Is the Military Supposed to Burn Bibles?

Last May, dozens of Afghan language Bibles sent to a soldier in Afghanistan were confiscated and then destroyed by fire because the command believed the Bibles were intended to proselytize Muslims, which is a violation of military rules and Afghan law.   A Pentagon spokesman said the act was a “force protection” measure to preclude Afghans from perceiving the U.S. military was trying to convert Muslims, which could lead to a violent anti-American reaction.

Two weeks ago, the year-old Bible burning incident was resurrected by three journalists who corroborated to attack evangelical Christians for using the military to advance their religious views. This episode demonstrates four disturbing phenomena: a double standard, a one way cultural and religious bias, political correctness, and the antagonizing of many of our best albeit evangelical Christian soldiers.

The Pentagon acknowledged that a filmmaker was allowed “…onto Bagram [air base, Afghanistan] last May [2008] to shoot footage of religious sessions involving troops.”  At one of the sessions “…a participant displayed Bibles translated into Dari and Pashto that had been sent to him by his church back home.  After a discussion of how or if they should be distributed, the chaplain running the service reaffirmed General Order Number 1 [a military order prohibiting “Proselytizing of any religion, faith or practice”] and the Bibles were not distributed and were confiscated.”  Apparently, the chaplain burned the Bibles with the camp’s daily garbage.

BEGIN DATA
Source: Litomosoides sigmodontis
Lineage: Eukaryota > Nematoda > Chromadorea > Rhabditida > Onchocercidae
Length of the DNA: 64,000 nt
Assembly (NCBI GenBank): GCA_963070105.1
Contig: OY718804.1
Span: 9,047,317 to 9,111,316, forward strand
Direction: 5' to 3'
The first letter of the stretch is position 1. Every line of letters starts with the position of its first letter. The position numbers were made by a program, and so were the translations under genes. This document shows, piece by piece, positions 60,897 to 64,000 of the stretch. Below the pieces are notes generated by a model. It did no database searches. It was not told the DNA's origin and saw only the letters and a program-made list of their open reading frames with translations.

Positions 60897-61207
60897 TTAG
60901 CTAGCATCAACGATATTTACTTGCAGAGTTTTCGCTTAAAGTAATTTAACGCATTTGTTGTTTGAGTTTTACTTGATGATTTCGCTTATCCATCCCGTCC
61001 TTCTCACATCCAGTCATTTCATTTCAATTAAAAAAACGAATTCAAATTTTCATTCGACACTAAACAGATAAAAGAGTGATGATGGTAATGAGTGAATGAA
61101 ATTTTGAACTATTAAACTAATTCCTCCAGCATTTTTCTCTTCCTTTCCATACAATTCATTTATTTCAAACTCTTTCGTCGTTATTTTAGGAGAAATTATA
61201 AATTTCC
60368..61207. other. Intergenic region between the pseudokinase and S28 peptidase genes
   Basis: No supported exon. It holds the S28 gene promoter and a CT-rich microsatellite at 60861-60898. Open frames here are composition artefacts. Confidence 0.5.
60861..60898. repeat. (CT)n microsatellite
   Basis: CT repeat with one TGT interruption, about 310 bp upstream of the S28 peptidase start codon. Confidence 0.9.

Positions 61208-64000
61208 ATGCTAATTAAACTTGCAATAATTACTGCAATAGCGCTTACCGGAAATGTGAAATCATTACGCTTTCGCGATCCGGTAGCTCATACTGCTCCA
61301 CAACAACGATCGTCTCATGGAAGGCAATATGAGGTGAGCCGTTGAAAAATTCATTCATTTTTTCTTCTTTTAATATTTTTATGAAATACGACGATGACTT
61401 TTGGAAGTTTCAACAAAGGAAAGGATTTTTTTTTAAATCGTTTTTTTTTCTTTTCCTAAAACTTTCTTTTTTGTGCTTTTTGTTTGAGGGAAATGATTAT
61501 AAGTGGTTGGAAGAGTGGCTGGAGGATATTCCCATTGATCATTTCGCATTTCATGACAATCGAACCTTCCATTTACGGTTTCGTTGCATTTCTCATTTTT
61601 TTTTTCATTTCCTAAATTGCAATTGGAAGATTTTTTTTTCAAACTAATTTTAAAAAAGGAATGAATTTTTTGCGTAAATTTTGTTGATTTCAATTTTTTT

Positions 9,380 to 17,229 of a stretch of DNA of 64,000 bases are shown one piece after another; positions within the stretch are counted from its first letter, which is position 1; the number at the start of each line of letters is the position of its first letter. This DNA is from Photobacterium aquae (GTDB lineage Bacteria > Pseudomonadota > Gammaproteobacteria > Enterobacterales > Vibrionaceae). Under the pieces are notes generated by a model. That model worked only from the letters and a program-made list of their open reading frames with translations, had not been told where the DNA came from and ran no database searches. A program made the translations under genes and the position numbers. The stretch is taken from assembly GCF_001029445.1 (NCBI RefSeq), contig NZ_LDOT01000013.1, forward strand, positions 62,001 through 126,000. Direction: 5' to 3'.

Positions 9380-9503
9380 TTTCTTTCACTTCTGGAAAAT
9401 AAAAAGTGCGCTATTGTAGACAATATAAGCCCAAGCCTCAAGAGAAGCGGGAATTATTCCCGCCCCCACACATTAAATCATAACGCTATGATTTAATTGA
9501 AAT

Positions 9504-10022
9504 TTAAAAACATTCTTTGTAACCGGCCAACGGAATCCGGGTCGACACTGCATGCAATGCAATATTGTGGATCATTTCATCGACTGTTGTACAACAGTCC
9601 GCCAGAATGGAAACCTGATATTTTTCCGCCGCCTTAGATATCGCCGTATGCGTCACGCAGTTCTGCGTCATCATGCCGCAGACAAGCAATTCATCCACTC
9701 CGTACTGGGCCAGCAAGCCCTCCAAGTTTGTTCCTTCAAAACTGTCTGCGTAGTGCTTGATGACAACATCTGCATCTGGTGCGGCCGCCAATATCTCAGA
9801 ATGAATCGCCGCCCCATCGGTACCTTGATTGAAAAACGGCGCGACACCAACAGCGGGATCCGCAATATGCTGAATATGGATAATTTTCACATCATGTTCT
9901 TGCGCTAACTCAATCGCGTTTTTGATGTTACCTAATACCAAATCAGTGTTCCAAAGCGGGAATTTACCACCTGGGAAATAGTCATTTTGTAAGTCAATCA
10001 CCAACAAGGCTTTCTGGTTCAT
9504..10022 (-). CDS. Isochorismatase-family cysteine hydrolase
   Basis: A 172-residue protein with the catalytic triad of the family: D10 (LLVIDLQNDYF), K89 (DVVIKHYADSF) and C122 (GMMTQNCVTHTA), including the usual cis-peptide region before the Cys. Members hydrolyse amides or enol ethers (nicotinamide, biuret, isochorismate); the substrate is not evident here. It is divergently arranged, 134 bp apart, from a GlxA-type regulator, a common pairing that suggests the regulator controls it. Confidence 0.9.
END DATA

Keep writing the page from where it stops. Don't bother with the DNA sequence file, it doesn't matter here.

Fast forward to 2009 and the filmmaker, Brian Hughes, allowed Jeff Sharlet, a contributing editor of Harper’s Magazine, to view his work-in-progress documentary.  At the time, Sharlet was working on an article that would appear in the May 12 edition of Harper’s Magazine, “Jesus killed Mohammed: The crusade for a Christian military." Sharlet includes some of Hughes’ material in his article.

Sharlet’s article seeks to discredit evangelical Christians serving in the military by accusing them of “a quiet coup within the armed forces” and says these believers “see themselves not as subversives, but as spirit warriors — ‘ambassadors for Christ in uniform.’”

The article features Michael Weinstein, the president of Military Religious Freedom Foundation, a rabid anti-evangelical, who sees himself as the constitutional conscience of the military and uses lawsuits and media appearances to advance his cause. Weinstein says, “This country is facing a pervasive and pernicious pattern and practice of unconstitutional rape of the religious rights of our armed forces members.”  He calls this “soul rape.”

Sharlet’s article caught the attention of James Bay, an Al Jazeerra (AJ) reporter.  Bay contacted filmmaker Hughes, who agreed to produce a broadcast segment for Al Jazeerra from his documentary film.  
Al Jazeerra is a television network headquartered in Doha, Qatar which is mostly funded by grants from the Emir of Qatar.  The station is the dominant channel in the Arab world and gained worldwide attention following the September 11, 2001 attacks, when it broadcast video statements by Osama bin Laden justifying the attacks and Muslims dancing in the streets celebrating the deaths of over 3,000 Americans.  It is also known for showing videos of masked terrorists beheading Western hostages in Iraq.